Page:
How will I know that I have actually FORGIVEN someone?

If I remember the hurt? the heartbreak? does that mean I have not forgiven as God wants me to?

Do I still have to have a relationship with that person?

Does my forgiveness mean they are not guilty?

We often have misguided perceptions about what forgiveness is and is not—

I am sharing some thoughts on the Permission to Pause Podcast this–I hope you will listen in.

In the meantime–here are my notes!

There is a wonderful story in the Bible about a young man who had every legitimate reason to hang on to anger, and hold a grudge, He even had an opportunity to experience the joy of payback, but he chose a different response.

Joseph’s story begins in Genesis 37 and continues for 10 chapters. Joseph was favored by his father, but he was alienated by his brothers. When he was only 17 years old, his brother sold him into slavery. According to God‘s plan, he ended up in the powerful kingdom of Egypt. Joseph was later in prison for a crime he didn’t commit so not only had his brothers abandoned him in these early days, but then he ended up being wrongfully imprisoned!

This story is a very real example of how strife can continue to show up throughout our lives. The story follows a series of divine interventions that are shared in this passage of Genesis. Joseph eventually left prison and became the second in command in Egypt reporting directly to pharaoh and soon found himself to be the one his brothers came to with pleas for help. The same ones who had done him wrong, who had mistreated him, who had violated the trust of brotherhood.

You can read powerful parts of this story in Gen 45:1-8. We see over and over how Joseph had every reason to repay his brothers for the agony they caused him, however he did not choose to take that opportunity. He forgave them because he allowed love to replace bitterness. He understood that God‘s plan for his story exceeded his own plans.

As we pause this week, let’s think about the plans that God has for our lives and how those plans supersede times of violation and wrong treatment. Let’s remember that God has a plan for our lives, and it cannot be uprooted by those who choose to do wrong against us.

At the same time, there are 3 things we need to remember about what forgiveness is not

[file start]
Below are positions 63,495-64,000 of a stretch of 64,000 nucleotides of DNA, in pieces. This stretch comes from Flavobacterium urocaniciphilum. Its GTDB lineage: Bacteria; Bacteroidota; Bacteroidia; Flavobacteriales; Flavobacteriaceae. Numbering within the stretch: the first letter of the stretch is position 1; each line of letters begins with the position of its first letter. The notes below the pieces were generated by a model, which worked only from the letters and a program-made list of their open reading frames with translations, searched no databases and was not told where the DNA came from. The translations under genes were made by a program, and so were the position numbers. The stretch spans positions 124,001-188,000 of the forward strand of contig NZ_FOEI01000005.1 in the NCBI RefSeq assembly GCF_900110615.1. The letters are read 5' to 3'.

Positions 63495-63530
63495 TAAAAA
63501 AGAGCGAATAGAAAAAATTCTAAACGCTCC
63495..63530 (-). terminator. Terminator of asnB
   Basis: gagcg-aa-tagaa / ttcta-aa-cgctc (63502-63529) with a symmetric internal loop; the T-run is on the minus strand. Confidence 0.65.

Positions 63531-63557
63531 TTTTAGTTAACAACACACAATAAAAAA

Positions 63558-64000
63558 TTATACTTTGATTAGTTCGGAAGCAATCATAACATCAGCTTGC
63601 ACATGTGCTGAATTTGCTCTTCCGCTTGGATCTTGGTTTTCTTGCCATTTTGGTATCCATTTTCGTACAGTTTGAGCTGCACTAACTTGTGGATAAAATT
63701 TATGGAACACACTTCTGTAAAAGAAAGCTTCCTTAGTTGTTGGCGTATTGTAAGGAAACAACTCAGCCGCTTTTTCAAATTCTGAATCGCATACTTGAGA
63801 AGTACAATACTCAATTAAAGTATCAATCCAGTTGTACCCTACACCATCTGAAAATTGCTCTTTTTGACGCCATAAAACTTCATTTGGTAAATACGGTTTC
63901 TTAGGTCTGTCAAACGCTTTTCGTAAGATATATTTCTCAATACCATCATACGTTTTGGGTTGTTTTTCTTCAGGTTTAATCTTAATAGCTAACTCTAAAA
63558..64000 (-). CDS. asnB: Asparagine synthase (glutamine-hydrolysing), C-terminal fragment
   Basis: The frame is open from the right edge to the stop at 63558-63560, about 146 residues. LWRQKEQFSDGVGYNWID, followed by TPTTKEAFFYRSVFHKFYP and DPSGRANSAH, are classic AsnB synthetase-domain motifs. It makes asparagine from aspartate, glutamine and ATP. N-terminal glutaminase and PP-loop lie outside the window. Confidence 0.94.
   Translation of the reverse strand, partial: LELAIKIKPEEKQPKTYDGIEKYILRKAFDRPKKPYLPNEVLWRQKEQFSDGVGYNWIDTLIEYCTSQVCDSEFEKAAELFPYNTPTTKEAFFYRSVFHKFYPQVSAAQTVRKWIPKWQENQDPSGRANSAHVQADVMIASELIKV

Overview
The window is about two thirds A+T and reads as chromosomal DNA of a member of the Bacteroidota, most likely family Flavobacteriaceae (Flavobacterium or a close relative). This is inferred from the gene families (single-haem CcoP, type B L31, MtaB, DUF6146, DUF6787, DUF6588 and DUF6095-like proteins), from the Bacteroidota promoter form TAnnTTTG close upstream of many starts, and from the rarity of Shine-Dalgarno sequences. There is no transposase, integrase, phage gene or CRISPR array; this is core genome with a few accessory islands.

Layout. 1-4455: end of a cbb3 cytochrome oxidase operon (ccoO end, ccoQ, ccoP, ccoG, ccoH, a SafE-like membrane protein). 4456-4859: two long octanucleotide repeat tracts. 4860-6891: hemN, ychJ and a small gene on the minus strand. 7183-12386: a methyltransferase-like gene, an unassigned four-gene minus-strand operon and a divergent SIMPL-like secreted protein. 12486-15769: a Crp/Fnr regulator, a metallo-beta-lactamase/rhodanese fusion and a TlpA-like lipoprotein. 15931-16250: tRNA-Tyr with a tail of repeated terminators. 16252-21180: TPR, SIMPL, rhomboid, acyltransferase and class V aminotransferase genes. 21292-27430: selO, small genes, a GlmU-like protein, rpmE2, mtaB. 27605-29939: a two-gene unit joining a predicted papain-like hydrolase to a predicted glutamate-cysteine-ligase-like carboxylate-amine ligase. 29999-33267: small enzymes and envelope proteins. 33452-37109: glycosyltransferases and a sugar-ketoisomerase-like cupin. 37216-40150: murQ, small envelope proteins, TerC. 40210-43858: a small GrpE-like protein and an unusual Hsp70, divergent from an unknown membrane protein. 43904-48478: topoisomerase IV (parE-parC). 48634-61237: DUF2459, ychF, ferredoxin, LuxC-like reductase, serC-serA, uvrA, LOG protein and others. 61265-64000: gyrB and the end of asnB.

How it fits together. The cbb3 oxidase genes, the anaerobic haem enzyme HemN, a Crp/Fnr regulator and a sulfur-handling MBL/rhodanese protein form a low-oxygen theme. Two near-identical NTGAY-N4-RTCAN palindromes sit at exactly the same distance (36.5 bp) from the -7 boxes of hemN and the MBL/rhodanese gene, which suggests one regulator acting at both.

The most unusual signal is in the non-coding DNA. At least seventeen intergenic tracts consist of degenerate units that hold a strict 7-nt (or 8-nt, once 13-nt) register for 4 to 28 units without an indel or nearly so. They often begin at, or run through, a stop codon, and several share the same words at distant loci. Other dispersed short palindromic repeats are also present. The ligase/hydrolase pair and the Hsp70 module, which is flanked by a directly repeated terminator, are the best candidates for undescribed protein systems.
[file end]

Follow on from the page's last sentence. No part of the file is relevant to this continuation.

1. Forgiveness is not forgetting

We often hear the phrase “forgive and forget” but the truth is forgiveness doesn’t imply amnesia—the reality is that we will REMEMBER—what matters is what we do with those memories—God asks us to keep giving them over to Him to handle.

  1. Forgiveness does not mean minimizing the hurt

Forgiveness does not water down the offense by saying, “It’s OK that wasn’t bad, I know you didn’t mean to hurt me.” The truth is that you have been hurt deeply and sometimes intentionally. Forgiveness does not say I’m all right –God is a God of TRUTH. Forgiveness calls violation what it is just as an umpire calls out what he sees.

  1. Forgiveness does not necessarily mean reconciliation

Perhaps you were thinking if I forgive, I must initiate or be receptive to reconciliation. Reconciliation might not be an option for you. Forgiveness does not always mean reconciliation. Sometimes it is better for that person or the person who violated your trust or your faithfulness to be removed from your life.

Let’s take some time this week to pause to sit before the Lord and lay those situations of strife in front of Him, acknowledge the situation of strife and brokenness and ask Him to move in the situation. Let’s ask Him to show us where we are wrong and what we can do to improve and bring more fruit, godly character, and holiness into our own lives. Ask Him to show us what forgiveness looks like in our situation. What it is or is not so that we can land in the place that we’re promised in Romans 8:28 that God causes all things to work together for the good of those who love Him and are called according to His purposes.

We know those words are true for the perpetrator in our situation of strife equally as much as they are for us. God will work all things together for the good of those who love Him so if there’s someone who is involved in your situation of strife where —

you were truly hurt,

you feel violated,



whatever your feelings and emotions are just knowing that God has that other person, or those other people, also in His grip if they love Him and are called according to His purposes. He will handle that for you. He will take care of it on your behalf. He will either give you the wisdom and show you what to do or He will change their heart.

We can trust him with our pain,

our strife,

our violations,

and our violators.

I love the verses in Colossians 3:12-15 and want to pray them out over us right now–

God, You chose me to be a holy woman. You love me and I desire to clothe myself with tenderhearted mercy, with kindness, with humility, with gentleness and patience. Father help me to make allowances for the faults of others and forgive those who have offended me. I do remember Lord that You forgave me, so I must forgive others. Help me Lord to cover my heart with love which binds me together with all your people in perfect harmony. Let the peace that comes from you Jesus rule in my heart. I am a member of one body, and I am called to live in peace. I am thankful for Your love. In Jesus name, Amen.

Blessing’s friend–I hope you will keep coming back to pause together in God’s sweet presence.


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